With retail companies and the media constantly tempting us to “‘buy now, pay later,” it is easy to desire a lifestyle that may be beyond our financial means.
For instance, Australia has seen an influx of Teslas as delayed shipments now start to arrive. And whilst some car owners may be able to afford these luxury cars, many will have gone beyond their means.
But over the past few years, the social movement toward living in tiny houses has gained traction. These tiny houses are usually no more than 400 square feet and require occupants to be radical about what they acquire. But many have shared that learning to live a more simplified life has brought them freedom and joy.
How we live, and how we aspire to live, can have a direct impact on our relationship with God. The apostle Paul cautions Timothy: Those who want to get rich fall into temptation and a trap and into many foolish and harmful desires that plunge people into ruin and destruction. For the love of money is a root of all kinds of evil. Some people, eager for money, have wandered from the faith and pierced themselves with many griefs (1 Tim. 6:9-10).
An accumulation mindset can lure us toward living an unsustainable lifestyle and away from trusting God to meet our needs.
As sojourners travelling through this world, Jesus instead cautions us to live in light of eternity. Matthew 6:19-21 says: Do not store up for yourselves treasures on earth, where moths and vermin destroy, and where thieves break in and steal. But store up for yourselves treasures in heaven, where moths and vermin do not destroy, and where thieves do not break in and steal. For where your treasure is, there your heart will be also.
Wealth, in and of itself, is not bad if we acknowledge that, “The earth is the Lord’s, and everything in it” (Psalm 24:1). We are to endeavour to be good stewards of everything God has entrusted to us.
Howard Dayton warns us in his book Your Money Counts that, “every possession requires time, attention and often money to maintain it. Too many or the wrong types of possessions can demand so much time, energy or money that they harm our relationship with the Lord and others.”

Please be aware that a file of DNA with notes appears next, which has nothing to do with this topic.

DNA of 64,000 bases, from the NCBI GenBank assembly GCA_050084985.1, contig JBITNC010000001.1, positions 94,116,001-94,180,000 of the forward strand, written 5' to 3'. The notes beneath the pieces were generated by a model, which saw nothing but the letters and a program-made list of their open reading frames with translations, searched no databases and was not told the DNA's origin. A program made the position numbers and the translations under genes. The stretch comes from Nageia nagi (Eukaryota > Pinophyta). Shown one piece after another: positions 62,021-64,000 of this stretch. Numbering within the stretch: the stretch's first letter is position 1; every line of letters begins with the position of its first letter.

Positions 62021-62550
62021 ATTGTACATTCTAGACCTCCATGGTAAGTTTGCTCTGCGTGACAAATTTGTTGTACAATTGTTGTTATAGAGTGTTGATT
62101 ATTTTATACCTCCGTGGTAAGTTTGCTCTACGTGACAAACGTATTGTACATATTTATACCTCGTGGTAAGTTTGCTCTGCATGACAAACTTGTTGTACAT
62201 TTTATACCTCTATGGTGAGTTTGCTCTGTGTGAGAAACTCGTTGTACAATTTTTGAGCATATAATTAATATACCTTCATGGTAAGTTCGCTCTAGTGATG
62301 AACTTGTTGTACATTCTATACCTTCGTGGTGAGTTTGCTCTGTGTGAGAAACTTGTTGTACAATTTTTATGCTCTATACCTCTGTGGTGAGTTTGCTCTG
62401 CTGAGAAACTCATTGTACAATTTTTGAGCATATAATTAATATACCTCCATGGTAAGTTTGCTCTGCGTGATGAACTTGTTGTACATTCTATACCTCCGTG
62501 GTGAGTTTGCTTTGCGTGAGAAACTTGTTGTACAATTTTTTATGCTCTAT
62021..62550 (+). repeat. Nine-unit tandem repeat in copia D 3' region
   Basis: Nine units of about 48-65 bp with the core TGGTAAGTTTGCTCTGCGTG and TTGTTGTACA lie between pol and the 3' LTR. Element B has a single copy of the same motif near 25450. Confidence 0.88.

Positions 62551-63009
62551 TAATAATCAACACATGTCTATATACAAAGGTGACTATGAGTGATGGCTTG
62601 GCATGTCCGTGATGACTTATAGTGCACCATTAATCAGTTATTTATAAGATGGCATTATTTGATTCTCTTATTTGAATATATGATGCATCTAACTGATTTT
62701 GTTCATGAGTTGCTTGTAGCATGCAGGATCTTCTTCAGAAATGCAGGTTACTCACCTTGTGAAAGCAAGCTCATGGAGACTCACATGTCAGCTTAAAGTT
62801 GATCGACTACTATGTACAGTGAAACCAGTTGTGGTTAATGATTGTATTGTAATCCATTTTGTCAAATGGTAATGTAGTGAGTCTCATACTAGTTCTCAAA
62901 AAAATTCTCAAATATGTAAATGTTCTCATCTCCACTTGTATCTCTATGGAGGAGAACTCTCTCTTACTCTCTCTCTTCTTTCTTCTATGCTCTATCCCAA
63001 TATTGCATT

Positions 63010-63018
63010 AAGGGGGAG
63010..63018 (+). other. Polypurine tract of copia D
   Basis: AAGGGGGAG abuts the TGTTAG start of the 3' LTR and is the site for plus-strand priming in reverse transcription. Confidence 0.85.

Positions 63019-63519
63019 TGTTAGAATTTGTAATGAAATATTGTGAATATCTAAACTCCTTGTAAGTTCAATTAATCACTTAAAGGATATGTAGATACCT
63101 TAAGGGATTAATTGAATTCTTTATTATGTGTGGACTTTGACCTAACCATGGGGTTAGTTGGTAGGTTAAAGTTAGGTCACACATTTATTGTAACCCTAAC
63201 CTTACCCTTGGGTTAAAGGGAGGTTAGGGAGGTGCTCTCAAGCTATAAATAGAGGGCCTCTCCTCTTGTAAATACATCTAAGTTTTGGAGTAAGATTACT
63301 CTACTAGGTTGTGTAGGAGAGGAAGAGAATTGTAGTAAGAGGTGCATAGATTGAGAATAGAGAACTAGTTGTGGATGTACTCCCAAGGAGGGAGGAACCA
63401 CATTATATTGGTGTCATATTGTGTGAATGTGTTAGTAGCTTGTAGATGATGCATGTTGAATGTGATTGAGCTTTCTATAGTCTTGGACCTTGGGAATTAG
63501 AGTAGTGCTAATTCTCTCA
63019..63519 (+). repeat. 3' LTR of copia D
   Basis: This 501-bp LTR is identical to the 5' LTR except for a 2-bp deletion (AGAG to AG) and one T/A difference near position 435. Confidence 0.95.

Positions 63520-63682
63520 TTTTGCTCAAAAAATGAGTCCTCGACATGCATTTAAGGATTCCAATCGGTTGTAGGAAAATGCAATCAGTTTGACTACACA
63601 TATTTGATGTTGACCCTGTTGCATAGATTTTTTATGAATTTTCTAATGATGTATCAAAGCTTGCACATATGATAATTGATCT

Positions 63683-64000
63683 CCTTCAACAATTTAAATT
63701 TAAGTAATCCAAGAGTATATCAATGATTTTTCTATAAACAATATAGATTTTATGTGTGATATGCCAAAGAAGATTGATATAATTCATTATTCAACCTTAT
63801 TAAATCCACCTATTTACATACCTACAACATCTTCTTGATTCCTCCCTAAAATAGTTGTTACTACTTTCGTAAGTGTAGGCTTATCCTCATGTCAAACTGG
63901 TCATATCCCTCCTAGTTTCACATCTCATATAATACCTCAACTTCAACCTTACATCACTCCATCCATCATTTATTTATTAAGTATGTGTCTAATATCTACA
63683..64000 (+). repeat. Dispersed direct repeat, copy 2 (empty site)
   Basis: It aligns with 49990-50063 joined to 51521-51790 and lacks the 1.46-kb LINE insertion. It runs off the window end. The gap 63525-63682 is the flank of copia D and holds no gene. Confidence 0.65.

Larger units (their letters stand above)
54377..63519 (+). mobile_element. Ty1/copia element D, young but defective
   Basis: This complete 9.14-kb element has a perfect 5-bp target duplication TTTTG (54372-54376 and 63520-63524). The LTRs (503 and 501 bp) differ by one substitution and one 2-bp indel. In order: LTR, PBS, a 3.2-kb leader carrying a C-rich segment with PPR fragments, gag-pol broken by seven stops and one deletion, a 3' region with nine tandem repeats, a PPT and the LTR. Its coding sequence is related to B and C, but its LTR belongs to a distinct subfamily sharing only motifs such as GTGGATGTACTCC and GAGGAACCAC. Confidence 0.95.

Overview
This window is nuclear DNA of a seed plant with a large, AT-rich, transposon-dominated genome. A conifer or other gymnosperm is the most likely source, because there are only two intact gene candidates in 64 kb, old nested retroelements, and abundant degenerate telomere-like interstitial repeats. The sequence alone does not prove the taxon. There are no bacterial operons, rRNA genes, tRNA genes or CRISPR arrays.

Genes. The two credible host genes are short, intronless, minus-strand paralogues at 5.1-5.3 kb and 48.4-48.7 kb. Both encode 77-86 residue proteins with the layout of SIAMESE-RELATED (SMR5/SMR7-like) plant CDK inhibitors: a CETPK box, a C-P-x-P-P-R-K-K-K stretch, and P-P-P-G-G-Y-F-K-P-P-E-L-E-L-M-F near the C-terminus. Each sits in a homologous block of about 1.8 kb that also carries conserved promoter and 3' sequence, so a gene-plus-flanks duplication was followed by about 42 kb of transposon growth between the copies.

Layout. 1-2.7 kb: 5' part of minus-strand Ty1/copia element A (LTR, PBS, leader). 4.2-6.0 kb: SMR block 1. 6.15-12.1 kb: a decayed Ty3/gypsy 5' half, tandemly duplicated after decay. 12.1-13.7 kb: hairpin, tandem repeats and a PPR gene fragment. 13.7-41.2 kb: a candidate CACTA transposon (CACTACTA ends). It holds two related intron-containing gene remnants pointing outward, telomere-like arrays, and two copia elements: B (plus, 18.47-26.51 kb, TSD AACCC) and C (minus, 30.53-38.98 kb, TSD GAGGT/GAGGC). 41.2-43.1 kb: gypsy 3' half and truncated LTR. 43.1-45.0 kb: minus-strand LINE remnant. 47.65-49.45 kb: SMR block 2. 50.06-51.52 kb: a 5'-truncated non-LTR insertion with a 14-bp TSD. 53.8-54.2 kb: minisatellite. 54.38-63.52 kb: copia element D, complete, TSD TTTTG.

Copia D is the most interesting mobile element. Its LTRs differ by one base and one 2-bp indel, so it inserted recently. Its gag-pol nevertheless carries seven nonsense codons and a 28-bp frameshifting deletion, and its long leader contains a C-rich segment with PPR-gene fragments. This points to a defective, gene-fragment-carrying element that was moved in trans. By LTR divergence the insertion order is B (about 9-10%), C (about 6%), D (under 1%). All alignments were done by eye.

Living simply, and within our means, brings with it lightness and freedom. It gives us more time to nurture our relationship with God and enables us to further focus on cultivating the lifestyle He desires for us most.
The Lord calls us to live a godly life.
A lifestyle that honours Him and loves others… A lifestyle that shares with those in need… A lifestyle that emulates Jesus in every way.
Is this the kind of lifestyle we desire above any other?
Yours in His Service,
Founding Member, Compass Australia
P.S. The Building Your Finances God’s Way discipleship study is a great place to start your journey into discovering your best lifestyle—the one God intended for you. Register for this small group study today!
Gwenda Jayawardhana is a founding member of Compass, Australia.
Before being called into ministry, Gwenda was a CPA and worked as a management accountant for an engineering company for three years.
In 2017, Gwenda graduated with a Master of Divinity from Malyon Theological College in Brisbane, Australia, and served as a chaplain at residential aged care community Carinity Clifford House for two years.
Gwenda is a member of the Compass Australia board and has voluntarily served on the ministry’s team since 2015. She is also the Associate Pastor for Connect Groups and Teaching at North-East Baptist Church in Nundah, Australia.
Gwenda and her husband, Prasantha (PJ), who serves as board chairman for Compass Australia, have three children, Taruna, Rasika and Prashan.